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Dear Friends and Neighbors,

We have recently passed our first major legislative deadline of the 105-day session, the policy committee cutoff date was last Friday. A lot of bills are technically “dead” for the remainder of session. To see our House Republican “Good Bill/Bad Bill” list that shows which bills are alive and which are dead, click here.

House Democrats propose 10-cent gas tax

The issue getting the most attention in Olympia lately is the House Democrats 10-cent per gallon gas tax proposal. If this proposal becomes a reality, drivers in Washington would pay the highest gas tax in the nation at nearly 48-cents-per-gallon. When you include federal taxes, drivers in our state would pay 66 cents in state and federal taxes for every gallon of gas they purchase.

**Take a survey here to share your opinion on the gas tax proposal.** You can also leave a comment.

I understand the importance good roads and good bridges play in maintaining a vibrant economy. We all want Snoqualmie Pass to be open year round. However, before we even consider giving the government an additional $6 billion, we should make sure they are spending the money they already have in a responsible manner. Given our sluggish economy, the transportation debate must begin with reforms, not tax increases. We need to fix our transportation system. In fact, let’s fix it before we fund it! There are a handful of reforms the Legislature can make this session.

  • Streamline the permitting process – permitting is an important part of environmental stewardship, but it can result in expensive and unnecessary delays that do nothing to protect the environment. Last year, the Legislature gave the go-ahead for construction on the 520 Bridge despite five pending appeals to the Shorelines Hearings Board. Had the Legislature not intervened, the cost of project delays could have been up to $165 million.
  • Exempt transportation projects from state sales taxes – Why is the state paying sales taxes from the state’s transportation budget right into the operating budget to fund government programs that have nothing to do with transportation? In 2010, WSDOT spent $62 million on sales taxes for capital construction projects.
  • Improve citizen oversight of Sound Transit – This reform actually comes from a recent state auditor recommendation. Sound Transit’s current board is appointed and not subjected to elected leadership. This will improve public input and accountability for our state’s largest transit agency.
  • Make traffic-congestion relief one of the state’s transportation policy goals – Currently the state recognizes economic vitality, preservation, safety, mobility, environment and stewardship as goals – but not congestion relief. This is a common sense reform. Traffic congestion should be near the top, if not the top priority, when it comes to transportation goals. We need to have free-flowing traffic for commuters, freight mobility, transit and emergency vehicles.Traffic congestion horiz GS-1004-20A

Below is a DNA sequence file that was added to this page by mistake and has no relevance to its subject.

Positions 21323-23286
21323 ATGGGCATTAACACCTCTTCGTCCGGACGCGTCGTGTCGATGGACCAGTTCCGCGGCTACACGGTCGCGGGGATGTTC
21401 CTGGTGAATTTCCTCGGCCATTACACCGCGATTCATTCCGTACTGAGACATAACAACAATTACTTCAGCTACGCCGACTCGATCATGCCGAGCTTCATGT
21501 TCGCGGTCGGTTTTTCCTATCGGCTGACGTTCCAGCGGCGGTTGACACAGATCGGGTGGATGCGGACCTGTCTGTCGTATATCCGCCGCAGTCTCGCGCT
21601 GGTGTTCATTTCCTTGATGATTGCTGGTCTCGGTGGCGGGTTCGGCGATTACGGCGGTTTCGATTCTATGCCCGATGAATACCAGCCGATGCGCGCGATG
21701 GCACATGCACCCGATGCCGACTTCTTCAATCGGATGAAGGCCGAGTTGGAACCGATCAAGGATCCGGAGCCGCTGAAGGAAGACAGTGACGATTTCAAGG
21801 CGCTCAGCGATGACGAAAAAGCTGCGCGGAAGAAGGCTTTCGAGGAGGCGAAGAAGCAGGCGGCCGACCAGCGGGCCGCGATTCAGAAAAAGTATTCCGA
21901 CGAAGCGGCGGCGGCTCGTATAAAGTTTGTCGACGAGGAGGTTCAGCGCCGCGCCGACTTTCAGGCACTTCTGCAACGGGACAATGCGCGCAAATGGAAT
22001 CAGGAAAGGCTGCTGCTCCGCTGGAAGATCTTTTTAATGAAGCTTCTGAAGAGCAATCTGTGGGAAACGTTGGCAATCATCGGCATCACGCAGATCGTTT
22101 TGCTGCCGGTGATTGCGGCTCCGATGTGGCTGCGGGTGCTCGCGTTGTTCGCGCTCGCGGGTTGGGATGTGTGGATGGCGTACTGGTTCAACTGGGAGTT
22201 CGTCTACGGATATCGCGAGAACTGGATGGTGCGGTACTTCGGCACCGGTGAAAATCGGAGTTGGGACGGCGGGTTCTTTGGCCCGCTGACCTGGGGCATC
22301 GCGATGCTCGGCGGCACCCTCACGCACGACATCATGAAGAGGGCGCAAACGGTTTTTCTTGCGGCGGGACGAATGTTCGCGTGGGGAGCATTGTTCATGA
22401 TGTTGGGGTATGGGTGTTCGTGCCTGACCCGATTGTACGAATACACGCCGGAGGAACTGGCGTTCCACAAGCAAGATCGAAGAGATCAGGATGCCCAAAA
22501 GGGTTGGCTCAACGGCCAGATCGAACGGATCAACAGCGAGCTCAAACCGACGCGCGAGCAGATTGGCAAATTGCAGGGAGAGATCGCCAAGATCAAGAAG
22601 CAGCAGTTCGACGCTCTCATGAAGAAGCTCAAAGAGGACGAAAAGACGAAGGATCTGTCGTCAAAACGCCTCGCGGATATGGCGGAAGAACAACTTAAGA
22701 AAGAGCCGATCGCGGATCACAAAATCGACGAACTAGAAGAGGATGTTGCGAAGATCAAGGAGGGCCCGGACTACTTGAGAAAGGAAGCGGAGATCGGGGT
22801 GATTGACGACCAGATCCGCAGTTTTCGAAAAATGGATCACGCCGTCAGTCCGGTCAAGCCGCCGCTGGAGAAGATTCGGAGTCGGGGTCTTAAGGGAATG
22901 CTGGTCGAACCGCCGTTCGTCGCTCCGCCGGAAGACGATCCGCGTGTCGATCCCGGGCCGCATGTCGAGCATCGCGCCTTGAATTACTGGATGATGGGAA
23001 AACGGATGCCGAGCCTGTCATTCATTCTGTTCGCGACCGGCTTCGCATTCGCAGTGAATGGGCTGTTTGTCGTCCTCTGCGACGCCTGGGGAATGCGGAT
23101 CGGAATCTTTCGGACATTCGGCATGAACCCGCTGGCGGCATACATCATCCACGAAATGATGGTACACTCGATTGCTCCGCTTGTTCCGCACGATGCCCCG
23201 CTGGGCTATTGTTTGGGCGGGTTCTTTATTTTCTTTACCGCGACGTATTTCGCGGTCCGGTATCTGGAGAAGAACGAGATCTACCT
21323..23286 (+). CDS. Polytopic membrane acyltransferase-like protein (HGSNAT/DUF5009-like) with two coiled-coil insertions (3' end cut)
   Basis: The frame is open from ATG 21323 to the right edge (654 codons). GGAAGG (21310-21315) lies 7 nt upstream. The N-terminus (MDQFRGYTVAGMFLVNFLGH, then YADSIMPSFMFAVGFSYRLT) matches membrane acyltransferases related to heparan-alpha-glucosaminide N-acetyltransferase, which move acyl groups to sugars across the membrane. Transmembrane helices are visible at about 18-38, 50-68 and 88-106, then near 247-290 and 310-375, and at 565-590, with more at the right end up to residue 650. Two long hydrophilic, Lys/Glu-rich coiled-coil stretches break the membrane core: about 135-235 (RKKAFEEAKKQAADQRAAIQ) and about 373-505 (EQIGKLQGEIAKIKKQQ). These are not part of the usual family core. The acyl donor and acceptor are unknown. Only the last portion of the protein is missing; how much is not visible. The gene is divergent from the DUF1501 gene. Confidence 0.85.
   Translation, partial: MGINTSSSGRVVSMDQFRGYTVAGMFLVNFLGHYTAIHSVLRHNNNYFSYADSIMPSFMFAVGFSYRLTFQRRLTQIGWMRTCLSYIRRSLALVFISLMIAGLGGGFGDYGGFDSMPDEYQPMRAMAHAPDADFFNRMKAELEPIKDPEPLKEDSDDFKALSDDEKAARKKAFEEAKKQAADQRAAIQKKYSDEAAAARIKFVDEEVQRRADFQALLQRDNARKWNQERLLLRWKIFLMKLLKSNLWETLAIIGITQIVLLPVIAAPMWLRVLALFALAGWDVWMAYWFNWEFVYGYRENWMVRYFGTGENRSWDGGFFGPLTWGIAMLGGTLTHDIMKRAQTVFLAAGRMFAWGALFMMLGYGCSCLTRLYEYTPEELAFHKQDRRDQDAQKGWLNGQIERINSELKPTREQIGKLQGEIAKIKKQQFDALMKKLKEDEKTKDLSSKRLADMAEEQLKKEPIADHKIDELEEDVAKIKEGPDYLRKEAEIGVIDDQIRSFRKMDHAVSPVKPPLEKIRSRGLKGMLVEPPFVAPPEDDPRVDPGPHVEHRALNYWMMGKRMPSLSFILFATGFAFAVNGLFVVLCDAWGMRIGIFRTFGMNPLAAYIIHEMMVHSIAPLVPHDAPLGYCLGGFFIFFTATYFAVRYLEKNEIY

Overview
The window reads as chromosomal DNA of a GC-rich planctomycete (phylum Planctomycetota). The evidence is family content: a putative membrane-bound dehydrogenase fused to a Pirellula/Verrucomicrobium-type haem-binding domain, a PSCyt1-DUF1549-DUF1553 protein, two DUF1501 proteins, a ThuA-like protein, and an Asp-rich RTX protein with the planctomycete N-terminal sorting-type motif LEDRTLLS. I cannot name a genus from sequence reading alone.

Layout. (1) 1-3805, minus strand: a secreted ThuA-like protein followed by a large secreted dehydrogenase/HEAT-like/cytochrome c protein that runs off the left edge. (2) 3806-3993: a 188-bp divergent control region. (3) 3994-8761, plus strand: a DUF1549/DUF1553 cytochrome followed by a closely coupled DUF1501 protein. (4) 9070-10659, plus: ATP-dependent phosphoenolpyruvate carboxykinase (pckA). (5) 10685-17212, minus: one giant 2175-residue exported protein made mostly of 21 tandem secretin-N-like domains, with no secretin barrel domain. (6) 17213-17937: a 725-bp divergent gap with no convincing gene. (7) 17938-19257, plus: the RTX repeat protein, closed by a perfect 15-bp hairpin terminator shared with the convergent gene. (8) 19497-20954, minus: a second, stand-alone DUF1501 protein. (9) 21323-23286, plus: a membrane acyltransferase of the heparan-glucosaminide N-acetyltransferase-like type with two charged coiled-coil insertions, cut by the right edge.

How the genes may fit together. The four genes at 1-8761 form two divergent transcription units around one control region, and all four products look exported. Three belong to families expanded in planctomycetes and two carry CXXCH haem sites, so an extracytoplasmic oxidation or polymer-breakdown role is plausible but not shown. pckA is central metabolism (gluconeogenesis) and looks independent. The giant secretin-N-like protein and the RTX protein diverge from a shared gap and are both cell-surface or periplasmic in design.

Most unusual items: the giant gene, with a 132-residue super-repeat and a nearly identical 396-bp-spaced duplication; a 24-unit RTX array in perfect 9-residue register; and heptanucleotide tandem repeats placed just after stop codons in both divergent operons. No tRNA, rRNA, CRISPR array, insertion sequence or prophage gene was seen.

I hope we adopt these reforms before we even consider giving the state new tax revenue.

Additional taxes/fees

Keep in mind the transportation package just isn’t about an increase in the gas tax. The House Democrat proposal also calls for:

  • a .7 percent increase in the motor vehicle excise tax ($140 increase in license fees for a $20,000 automobile);
  • a .3 percent increase in the Hazardous Substance Tax (impacts farmers);
  • a 15 percent increase in the Commercial Gross Weight Fee; and
  • $5 increase in registration and a $12 increase in title transfers in the county auditor licensing fees.

Protect Rural Washington and Reform the Growth Management Act

The proposed transportation package ties right into what House Republicans have been saying on improving economic development and job creation. House Democrats want to raise gas taxes, which disproportionately impact rural residents who have further to drive for essential trips, such as to the grocery store, the doctor or schools. Even more importantly, many people in rural areas are commuting to work because growth management laws have restricted economic development in areas where we live.

House Republicans have tried to directly improve the economic situation in more of economically depressed counties. Part of our jobs agenda relates directly to the GMA.

  • House Bill 1619 – would suspend GMA requirements in counties with significant and persistent unemployment – Alleviate the cost and encumbrance of controlling growth when none is occurring and when those regulations stand in the way of badly needed economic development.

Please do not hesitate to contact me if you have any questions or concerns on the legislation or issues before us. Also, if you are having any problems or need some assistance with a state agency or issue, let me know and I will work to help you navigate through the bureaucracy.

It is an honor and a privilege to represent you in Olympia.


Matt Manweller

State Representative Matt Manweller, 13th Legislative District
470 John L. O'Brien Building | P.O. Box 40600 | Olympia, WA 98504-0600
(360) 786-7808 | Toll-free: (800) 562-6000